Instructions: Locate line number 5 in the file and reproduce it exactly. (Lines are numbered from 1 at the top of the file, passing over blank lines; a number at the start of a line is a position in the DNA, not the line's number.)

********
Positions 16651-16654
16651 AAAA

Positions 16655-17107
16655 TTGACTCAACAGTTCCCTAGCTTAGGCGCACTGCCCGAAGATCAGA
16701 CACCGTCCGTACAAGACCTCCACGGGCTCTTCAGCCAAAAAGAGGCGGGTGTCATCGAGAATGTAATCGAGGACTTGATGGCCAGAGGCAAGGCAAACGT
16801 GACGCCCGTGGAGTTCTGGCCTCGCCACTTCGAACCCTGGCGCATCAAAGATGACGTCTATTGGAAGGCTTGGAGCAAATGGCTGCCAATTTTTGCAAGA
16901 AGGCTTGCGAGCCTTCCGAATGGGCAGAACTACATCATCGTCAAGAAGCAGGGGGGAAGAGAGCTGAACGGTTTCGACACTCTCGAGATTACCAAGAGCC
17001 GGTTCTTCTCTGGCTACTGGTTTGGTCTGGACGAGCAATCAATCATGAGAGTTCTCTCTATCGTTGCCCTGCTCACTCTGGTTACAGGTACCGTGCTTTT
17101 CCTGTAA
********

16701 CACCGTCCGTACAAGACCTCCACGGGCTCTTCAGCCAAAAAGAGGCGGGTGTCATCGAGAATGTAATCGAGGACTTGATGGCCAGAGGCAAGGCAAACGT